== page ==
CREDIT SUISSE: Disney needs to be rewarded for going after Netflix

Mickey minnie disney worldGetty ImagesMickey and Minnie Mouse at Disney.
  • Disney plans to spend $US1.2 billion in direct-to-consumer services.
  • Credit Suisse maintains its price targets though it plans to revisit stock in future.
  • Disney cable network subscribers likely to grow.

Disney will spend $US1.2 billion in direct-to-consumer services in the next few years in a play to launch its own video streaming services, priming it against Netflix.

The company plans on investing hundreds of millions of dollars in a Disney-branded movie and TV service and an ESPN-branded service, a price tag that some investors fear is bound to grow. However, the investment will likely be reflected in the next one to two quarters, which “will remove one of the biggest overhangs on the stock,” according to Credit Suisse.

“We also argue that Disney should be rewarded for aggressive investment, given the market opportunity in 5 years for the Disney-branded service is in excess of 20m homes, and successful DTC services should put the company in a substantially stronger strategic position as consumption of video content shifts to online platforms,” Omar Sheikh, an analyst at Credit Suisse, wrote in a note.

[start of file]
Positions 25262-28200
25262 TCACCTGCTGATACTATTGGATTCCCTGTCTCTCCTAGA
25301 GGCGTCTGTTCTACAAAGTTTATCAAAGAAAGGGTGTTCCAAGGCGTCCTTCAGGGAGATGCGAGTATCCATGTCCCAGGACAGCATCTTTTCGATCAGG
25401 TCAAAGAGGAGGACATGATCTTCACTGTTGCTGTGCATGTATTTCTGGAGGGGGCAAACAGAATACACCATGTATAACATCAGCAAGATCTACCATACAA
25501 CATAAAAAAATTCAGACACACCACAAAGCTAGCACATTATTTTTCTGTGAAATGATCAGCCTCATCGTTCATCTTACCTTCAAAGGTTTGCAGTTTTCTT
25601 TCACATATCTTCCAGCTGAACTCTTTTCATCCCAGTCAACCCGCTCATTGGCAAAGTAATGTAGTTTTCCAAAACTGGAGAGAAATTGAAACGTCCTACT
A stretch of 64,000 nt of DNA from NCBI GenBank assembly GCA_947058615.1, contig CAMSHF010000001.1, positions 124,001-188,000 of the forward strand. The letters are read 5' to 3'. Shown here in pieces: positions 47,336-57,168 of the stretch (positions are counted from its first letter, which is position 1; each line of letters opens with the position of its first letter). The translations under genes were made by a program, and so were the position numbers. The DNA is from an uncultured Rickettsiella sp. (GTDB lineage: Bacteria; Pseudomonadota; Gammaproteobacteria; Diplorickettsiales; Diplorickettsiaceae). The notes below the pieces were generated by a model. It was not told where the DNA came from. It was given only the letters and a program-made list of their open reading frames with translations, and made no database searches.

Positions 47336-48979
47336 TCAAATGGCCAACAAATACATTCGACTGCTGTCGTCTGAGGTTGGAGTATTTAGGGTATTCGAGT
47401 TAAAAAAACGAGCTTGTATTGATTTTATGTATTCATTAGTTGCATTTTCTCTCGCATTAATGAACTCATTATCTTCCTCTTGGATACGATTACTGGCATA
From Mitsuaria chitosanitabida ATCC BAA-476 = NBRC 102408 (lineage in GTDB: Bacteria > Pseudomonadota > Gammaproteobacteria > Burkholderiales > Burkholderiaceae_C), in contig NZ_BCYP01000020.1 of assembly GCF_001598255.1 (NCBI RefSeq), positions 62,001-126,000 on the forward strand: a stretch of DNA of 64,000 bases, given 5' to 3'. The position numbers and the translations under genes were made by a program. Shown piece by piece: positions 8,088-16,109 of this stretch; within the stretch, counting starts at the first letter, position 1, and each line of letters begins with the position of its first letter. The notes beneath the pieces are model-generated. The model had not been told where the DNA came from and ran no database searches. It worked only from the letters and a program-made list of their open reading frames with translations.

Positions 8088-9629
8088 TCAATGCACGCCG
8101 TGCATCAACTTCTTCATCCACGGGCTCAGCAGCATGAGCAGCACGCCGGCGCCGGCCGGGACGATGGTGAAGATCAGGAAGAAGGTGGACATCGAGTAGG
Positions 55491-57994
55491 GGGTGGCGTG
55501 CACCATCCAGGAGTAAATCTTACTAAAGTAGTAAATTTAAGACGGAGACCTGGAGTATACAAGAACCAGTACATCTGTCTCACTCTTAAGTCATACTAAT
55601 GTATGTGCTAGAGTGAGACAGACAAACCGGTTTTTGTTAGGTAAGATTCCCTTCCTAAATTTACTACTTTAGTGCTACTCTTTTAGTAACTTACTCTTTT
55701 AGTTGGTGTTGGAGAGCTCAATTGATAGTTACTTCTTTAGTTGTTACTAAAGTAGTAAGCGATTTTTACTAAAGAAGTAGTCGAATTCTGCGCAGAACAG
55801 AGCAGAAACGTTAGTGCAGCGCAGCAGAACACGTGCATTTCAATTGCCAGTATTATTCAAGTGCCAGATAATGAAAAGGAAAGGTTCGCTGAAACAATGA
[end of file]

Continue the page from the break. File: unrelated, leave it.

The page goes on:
Disney announced that it would pull its movies from Netflix to start its own stand-alone service in August. The company also plans to acquire a majority stake in the streaming service BAMTech with a cost plan of $US570 million over the next two years.

Disney’s cable network subscribers should see growth from September onwards with the inclusion of Hulu’s live product and YouTube TV, Sheikh said. Ratings of ESPN’s NFL games have performed better than its peers, which could bolster ad sales, he added.

Credit Suisse maintains its $US120 price target, which is 22.5% above Disney’s current price.

Disney shares are down about 6% this year.

To read more about Disney’s advantages in its streaming service bet, click here.

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